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Portable anaesthetic kit, Germany, 1914-1918

Science Museum, London
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Attribution 4.0 International (CC BY 4.0)
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Credit: Portable anaesthetic kit, Germany, 1914-1918. Science Museum, London. Attribution 4.0 International (CC BY 4.0)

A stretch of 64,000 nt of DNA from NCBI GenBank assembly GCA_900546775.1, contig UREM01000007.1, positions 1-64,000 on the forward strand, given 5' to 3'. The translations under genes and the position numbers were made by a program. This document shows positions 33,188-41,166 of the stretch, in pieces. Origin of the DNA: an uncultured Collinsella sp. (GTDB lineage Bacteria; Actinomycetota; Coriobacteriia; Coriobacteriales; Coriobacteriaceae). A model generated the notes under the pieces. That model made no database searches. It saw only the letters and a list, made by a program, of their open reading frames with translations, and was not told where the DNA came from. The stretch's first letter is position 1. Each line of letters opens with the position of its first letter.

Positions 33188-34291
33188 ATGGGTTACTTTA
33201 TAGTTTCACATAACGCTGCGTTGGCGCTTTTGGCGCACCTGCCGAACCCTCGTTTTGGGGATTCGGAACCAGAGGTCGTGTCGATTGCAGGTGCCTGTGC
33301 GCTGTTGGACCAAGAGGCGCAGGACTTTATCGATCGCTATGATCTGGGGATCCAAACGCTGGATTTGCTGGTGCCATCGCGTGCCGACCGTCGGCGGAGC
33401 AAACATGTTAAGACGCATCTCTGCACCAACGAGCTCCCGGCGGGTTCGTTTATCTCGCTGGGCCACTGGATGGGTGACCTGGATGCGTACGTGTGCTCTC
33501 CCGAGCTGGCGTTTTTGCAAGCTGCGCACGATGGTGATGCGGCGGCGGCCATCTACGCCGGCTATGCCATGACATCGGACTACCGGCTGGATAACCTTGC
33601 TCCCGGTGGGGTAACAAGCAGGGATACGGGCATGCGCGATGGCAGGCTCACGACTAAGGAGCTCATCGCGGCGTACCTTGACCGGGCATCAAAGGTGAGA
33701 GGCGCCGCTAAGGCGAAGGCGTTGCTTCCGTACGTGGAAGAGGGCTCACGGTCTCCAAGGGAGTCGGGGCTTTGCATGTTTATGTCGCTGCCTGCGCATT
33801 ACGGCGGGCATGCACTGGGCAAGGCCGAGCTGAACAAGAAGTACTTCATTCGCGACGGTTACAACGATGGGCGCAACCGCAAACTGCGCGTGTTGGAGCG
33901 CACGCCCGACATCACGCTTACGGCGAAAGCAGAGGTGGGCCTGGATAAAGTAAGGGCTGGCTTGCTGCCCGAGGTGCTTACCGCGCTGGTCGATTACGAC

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This anaesthetic kit would have been intended for use by the German Army during the First World War. Liquid anaesthetics such as ether or chloroform would be dropped on to the cotton cover from the brown glass bottle and inhaled by the patient before surgery. The bottle has a scale engraved on to the side to keep track of the dosage. Too much chloroform is dangerous but too little does not numb the patient. The cotton cover is stretched over a folding nickel-plated Schimmelbusch mask. The mask was designed by Curt Schimmelbusch (1860-1895), a German pathologist and surgeon. The kit is kept in a cotton bag labelled "Betäubungsgerät" – which translates from the German as “stunning equipment”. maker: Unknown maker Place made: Germany


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